Comcast exec Tom Nagle plans to tell the Senate Communications Subcommittee that the FCC needs to loosen restrictions on use of the 5 GHz band if Wi-Fi is going to meet the growing Internet access needs of increasingly mobile customers.
That includes during emergencies like the Boston Marathon bombing, when Comcast opened up its Wi-Fi access points when cellular service got bogged down.
This is according to the prepared testimony of Comcast's SVP of business development and strategy for communications and data services. The plan was to deliver that message at an April 25 Senate Communications Subcommittee oversight hearing on wireless communications , but that has been postponed the committee said late Tuesday (April 23).
The company's strategy for providing Wi-Fi data services, Nagel indicates, is to continue to ramp up the use of unlicensed spectrum hot spots, including those of other providers.
He says that the most popular method of accessing the Web is now via unlicensed technologies, which he also points out in his testimony can sometimes be critical sources of connectivity in times of crisis. He used the Boston Marathon bombing as one example.
"[I]n the immediate aftermath of the recent attacks at the Boston Marathon," he said, "commercial mobile wireless networks were overloaded, but Comcast opened its network to anyone - including non-Comcast subscribers - with a Wi-Fi device to establish communications with loved ones, leading to significantly increased usage of our Xfinity WiFi network in Boston and the surrounding communities."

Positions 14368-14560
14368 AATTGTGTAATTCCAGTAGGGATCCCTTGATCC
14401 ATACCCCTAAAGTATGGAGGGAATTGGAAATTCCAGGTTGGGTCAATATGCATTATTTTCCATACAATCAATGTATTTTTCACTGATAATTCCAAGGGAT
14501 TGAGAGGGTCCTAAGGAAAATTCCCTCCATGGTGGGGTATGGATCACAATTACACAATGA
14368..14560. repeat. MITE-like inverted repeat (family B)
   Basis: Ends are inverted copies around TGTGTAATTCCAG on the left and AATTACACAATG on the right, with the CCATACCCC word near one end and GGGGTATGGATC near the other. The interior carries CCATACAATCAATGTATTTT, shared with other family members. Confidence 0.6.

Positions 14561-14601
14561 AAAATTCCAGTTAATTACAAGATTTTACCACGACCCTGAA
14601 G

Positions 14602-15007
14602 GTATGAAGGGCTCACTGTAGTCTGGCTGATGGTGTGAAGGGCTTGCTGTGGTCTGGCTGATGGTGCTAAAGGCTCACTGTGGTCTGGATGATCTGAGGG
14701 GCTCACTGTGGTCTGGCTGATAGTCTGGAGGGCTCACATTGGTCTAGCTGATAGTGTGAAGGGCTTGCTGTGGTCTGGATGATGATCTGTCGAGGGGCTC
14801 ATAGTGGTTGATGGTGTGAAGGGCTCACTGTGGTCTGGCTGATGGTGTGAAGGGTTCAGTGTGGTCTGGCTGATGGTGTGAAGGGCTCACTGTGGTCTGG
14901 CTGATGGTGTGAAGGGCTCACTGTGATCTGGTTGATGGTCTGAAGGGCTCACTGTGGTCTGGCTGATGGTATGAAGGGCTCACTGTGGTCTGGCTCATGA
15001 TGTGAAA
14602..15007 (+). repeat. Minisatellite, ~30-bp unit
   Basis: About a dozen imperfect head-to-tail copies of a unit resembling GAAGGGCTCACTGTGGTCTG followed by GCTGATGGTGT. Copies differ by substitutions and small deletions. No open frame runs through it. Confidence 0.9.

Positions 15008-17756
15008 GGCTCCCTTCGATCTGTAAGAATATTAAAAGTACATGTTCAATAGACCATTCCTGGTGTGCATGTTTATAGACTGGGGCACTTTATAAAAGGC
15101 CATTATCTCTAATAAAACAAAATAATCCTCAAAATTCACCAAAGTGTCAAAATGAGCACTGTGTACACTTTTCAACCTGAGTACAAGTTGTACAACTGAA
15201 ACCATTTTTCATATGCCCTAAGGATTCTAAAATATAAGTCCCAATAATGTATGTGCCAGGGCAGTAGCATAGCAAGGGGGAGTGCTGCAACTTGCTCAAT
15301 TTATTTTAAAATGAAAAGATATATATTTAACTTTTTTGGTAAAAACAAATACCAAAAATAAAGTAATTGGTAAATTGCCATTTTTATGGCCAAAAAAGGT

According to Nagel, Comcast has more than doubled its Wi-Fi hot spots from over 25,000 at the end of 2012 to now more than 55,000. Combined with agreements with other cable operators, Comcast subs now have access to over 100,000 such access points, he told the senators.
He also said that the company logs more user sessions in a month than it did in the first two-and-a-half years of the Xfinity WiFi project.
He said that if those numbers are to continue to grow to meet the demand of customers, the government must 1) make more unlicensed spectrum available and 2) remove "unnecessary regulatory barriers" to more efficient use of current spectrum.
To that end, he praised the FCC's vote to free up more spectrum in the 5 GHz band and proposal to remove indoor-only restrictions and allow for increased power levels. But he also said that there is "more work to be done."